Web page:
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A contagious viral infection of the upper-respiratory passages1, very common in children.

Signs & Symptons

  • Running nose or blocked nose. Nasal discharge is watery at first and then becomes thick and greenish yellow.
  • Sore throat
  • Cough that produces little or no sputum
  • Low fever
  • Fatigue
  • Watering eyes
  • Appetite loss


Any of at least 200 viruses. Virus particles spread through the air or from person-to-person.

Risk Increases with

  • Fatigue or overexertion(studies)
  • Poor nutrition
  • Exposure to cold, wet weather
  • Crowded or unsanitary living conditions.


  • To prevent spreading a cold to others, avoid unnecessary contact during the contagious phase (first 2 to 4 days)
  • Wash hands frequently, especially after blowing your nose or before handling food
  • Cover the nose & mouth while sneezing or coughing.

Diagnostic Measures

  • Typical symptoms
  • History and examination by a doctor
  • Your doctor may order a laboratory throat culture to rule out bacterial infection with streptococcus or other bacteria.

Possible Complications

Bacterial infections of the ears, throat, sinuses or lungs.

Probable Outcomes

Spontaneous recovery in 7 to 14 days.


General Measures

  • To relieve nasal congestion, use salt-water drops (1/2 teaspoon of salt to 1 cup of warm water). Decongestant nasal drops are not to be used as they become habit forming
  • For a baby too young to blow his nose, use an infant nasal aspirator. If mucus is thick and sticky, loosen it by putting 2 or 3 drops of salt solution (see above) into each nostril
  • For an infant or very young child, lay the child on his stomach to sleep. This improves nasal drainage and breathing.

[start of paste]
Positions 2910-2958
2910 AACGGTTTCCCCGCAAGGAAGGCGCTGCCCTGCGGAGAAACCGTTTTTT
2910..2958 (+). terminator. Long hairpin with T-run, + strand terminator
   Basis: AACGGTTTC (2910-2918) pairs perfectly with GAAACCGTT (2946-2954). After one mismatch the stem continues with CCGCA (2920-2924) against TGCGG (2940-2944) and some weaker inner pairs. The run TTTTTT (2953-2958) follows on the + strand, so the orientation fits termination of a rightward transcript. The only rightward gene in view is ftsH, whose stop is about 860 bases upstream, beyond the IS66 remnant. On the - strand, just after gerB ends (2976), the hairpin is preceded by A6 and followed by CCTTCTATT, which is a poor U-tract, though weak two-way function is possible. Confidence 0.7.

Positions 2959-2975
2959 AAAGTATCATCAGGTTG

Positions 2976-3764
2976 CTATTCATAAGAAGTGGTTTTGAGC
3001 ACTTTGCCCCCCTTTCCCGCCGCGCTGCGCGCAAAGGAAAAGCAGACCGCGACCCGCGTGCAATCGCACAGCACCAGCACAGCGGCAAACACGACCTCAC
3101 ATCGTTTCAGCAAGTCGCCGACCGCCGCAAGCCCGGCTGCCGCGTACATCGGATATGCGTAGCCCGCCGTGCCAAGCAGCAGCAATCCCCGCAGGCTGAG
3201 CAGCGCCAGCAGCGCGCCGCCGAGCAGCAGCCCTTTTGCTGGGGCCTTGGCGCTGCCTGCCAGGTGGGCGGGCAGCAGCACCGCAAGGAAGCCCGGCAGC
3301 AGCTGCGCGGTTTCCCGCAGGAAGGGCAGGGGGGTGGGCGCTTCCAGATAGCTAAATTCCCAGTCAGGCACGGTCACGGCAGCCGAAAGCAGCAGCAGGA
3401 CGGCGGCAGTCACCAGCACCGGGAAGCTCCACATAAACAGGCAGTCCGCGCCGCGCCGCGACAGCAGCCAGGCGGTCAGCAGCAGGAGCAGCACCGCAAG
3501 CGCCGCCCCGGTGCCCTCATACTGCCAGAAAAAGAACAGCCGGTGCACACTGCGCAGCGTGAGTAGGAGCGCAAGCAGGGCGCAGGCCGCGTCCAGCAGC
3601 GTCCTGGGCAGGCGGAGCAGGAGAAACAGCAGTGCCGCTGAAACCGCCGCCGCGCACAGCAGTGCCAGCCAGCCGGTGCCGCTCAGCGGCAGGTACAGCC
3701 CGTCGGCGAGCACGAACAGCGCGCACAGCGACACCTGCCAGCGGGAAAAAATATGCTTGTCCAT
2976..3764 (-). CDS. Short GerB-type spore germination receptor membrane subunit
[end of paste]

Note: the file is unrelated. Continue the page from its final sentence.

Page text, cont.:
• No medicine, including antibiotics, can cure the common cold. To relieve symptoms, you may use non-prescription drugs, such as paracetamol, decongestants, nose drops or sprays, cough remedies and throat lozenges.
  • Vitamin C in large doses (up to 500 mg a day) may shorten duration but not without a doctor’s advise


Bed rest is not necessary, but avoid vigorous playful activity


Give extra fluids, including water and fruit juice.

Contact your Doctor

Your child gets any of the following during the illness:

  • Increased throat pain, or white or yellow spots on the tonsils or other parts of the throat.
  • Coughing episodes that last longer than intervals between coughing; cough that produces thick, yellow-green or gray sputum; cough that lasts longer than 10 days; or difficult or labored breathing between coughing bouts.
  • You cannot distinguish a common cold from the flu.
  • Fever that lasts several days.
  • Chills or rigors.
  • Chest pain or shortness of breath.
  • Earache or headache.
  • Skin rash.
  • Pain in the teeth or over the sinuses.
  • Unusual lethargy.
  • Unusual irritability.
  • Enlarged, painful glands in the neck.
  • Inability to bottle-feed or breast-feed, if an infant.